Must-try traditional desserts in Dubai
Arabic cuisine’s layered personality has regional influences, it’s roots firm in traditional Bedouin food. The first question to arise after an authentic feast is always, “What’s for dessert?”. From the moreish luqaimat to the nostalgic Assidat al-Boubar, these sweets are no afterthought.
Dessert is served
Flour, dates, spices and honey are essential ingredients of most sweets of Arabia and every Emirati grandmother has a secret recipe that’s been handed down through generations.
Let’s begin with an age old delight, luqaimat. These dumplings drizzled with date molasses (known as dibs) are widely regarded as the official sweet of the Emirates.
Next up is the mildly sweet, slightly savoury, Assidat al-Boubar. Served traditionally during Ramadan and Eid, this luscious spiced pumpkin pudding tastes best when it’s still warm.
An Emirati take on the pancake, Chebab, finds traditional flavour with cardamom, saffron and dates, and Khabees, a sweet, toasted flour concoction, gets its depth of flavour and aroma from a dash of rosewater infused with saffron.
Eaten for breakfast as well as for dessert, Balaleet, is made with sweetened vermicelli, eggs, and spiced with cardamom and saffron. It is served with plain omelets which are used like bread to scoop up and eat the pasta.
Ranjina a date based baked dessert ends many a traditional Iftar on a sweet note. With a base of fresh peeled dates, the pits replaced with almonds or walnuts, and topped with a dark roux usually decorated with cinnamon and powdered pistachios.
Baklava, the Turkish import, is another local favourite. The paper thin layers of phyllo dough encasing chopped nuts and held together by honey or syrup are the an ideal gift.
Kunafa, is a vermicelli cheese pastry and one of Ramadan’s delicious traditions that means serious sweet business.
A simple semolina cake, soaked in syrup and garnished with a blanched almond is the light Basbousa, and pressed into moulds as beautiful as the designs on Islamic architecture, are the spiced date cookies called Maamoul. Both are perfect accompaniments to the fragrant Arabic coffee.
At the gastronomical core of Arabia lies the dreamy Umm Ali. This deliciously creamy, bread and butter pudding is a festive favourite, and no celebratory meal is complete without it.
Sheikh Mohammed Centre for Cultural Understanding
If you’re wondering where to sample these delicacies, the SMCUU is the place to be. Hosting regular traditional breakfasts for visitors and interested expats, the centre offers an insightful introduction to local culture and tastes, including all things sweet.
The cultures of the world await you at Global Village. Make your cultural exploration sweeter with truly local flavours. Visit the Emirati heritage stalls serving piping fresh luqaimat and you’re sure to be back for more.
1 November 2016 until 8 April 2017
If you’re looking for a fun place to head to after all the sightseeing, this cafe has a unique take on local classics. Word on the street is that the chebabs and sticky date pudding here are incredible.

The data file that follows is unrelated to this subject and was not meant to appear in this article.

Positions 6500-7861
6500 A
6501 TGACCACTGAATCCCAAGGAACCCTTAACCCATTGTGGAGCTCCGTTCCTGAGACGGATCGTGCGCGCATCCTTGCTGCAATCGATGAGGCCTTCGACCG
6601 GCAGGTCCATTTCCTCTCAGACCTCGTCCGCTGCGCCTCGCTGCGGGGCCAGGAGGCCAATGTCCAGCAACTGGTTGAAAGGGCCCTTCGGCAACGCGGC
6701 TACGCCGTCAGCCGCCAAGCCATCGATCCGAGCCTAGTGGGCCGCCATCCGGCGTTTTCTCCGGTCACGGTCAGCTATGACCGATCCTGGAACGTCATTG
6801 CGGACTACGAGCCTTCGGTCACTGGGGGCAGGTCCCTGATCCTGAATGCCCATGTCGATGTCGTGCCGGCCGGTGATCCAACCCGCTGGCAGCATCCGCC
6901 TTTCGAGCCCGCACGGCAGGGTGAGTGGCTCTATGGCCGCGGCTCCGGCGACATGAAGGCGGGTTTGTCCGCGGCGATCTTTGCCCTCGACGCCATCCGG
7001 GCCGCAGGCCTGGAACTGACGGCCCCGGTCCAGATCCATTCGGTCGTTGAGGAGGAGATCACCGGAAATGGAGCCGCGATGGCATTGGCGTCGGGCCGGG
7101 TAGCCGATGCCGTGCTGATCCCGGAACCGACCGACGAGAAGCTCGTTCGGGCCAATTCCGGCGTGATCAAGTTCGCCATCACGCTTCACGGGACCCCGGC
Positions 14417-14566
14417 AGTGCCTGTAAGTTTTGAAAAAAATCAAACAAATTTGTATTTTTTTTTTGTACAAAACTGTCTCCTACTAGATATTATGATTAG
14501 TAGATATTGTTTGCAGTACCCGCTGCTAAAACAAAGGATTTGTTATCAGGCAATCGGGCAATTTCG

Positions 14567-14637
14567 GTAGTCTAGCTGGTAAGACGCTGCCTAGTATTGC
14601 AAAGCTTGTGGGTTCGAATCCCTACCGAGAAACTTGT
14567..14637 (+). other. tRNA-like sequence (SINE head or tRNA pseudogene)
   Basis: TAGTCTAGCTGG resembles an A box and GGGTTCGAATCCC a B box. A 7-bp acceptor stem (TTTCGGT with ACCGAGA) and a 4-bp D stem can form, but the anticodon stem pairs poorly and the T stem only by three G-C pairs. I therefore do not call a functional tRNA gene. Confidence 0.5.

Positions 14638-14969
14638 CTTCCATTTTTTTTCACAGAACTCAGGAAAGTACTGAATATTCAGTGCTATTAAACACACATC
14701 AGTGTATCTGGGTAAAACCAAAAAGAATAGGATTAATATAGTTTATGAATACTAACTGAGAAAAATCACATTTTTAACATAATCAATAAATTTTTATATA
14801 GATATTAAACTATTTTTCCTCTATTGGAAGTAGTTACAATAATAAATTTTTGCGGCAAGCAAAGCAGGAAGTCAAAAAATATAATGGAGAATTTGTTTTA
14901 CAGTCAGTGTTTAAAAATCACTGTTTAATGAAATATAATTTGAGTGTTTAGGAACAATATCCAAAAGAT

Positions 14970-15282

Al Samadi Sweets
Step into this traditional dessert parlor setting, for a mind-boggling variety of the city’s best Arabic sweets. Don’t miss out on the pistachio laden- Esh Al Bulbul (nightingale’s nest).
Visit this contemporary sweet boutique and enjoy the unexpected entertainment as musician-scoopers drum away in a dabkeh. Pick your favourite Arabic sweets and don’t leave before trying the organic Syrian pounded ice-cream.
Dubai Mall, Mirdif City center
Halwa wa Gahwa
This outlet in Etihad mall is known among locals for serving the best halwa in the city. The traditional chocolates, and biscuits with Arabic flavours are perfect gifts to share with friends.
Al Baba Sweets
This shop has built its reputation on baklava, mammoul and kunufa. Whichever offering you choose, you will be pleasantly surprised by the generous toppings of honey and chopped nuts.
Deira City Centre
Sukar House of Desserts
Blending well-loved Arabic desserts with favourite Western ones, this novelty bakery will make sure you won’t forget your first bite of the Kunafa Cheesecake.
Jumeirah Lake Towers
This restaurant, is all about elegant hospitality and innovative flavour. The best way to end your sophisticated Emirati meal is with the Milas Kunafa, Dubai’s version of the red velvet cake!
Al Samadi Café and Sweet Shop
The selection is vast, and the rows of artisanal delights by this 137-year-old confectionary brand, are sure to tantalise your tastebuds. You’ll be amazed at how many new treats you can try.
The dessert menu at this glamourous Arabesque restaurant will not disappoint.
For a whimsical take on a traditional treat, try the baklava Smash. A deconstructed version of the classic topped with camel’s milk ice cream, this dessert dances with flavours of cinnamon and orange blossom.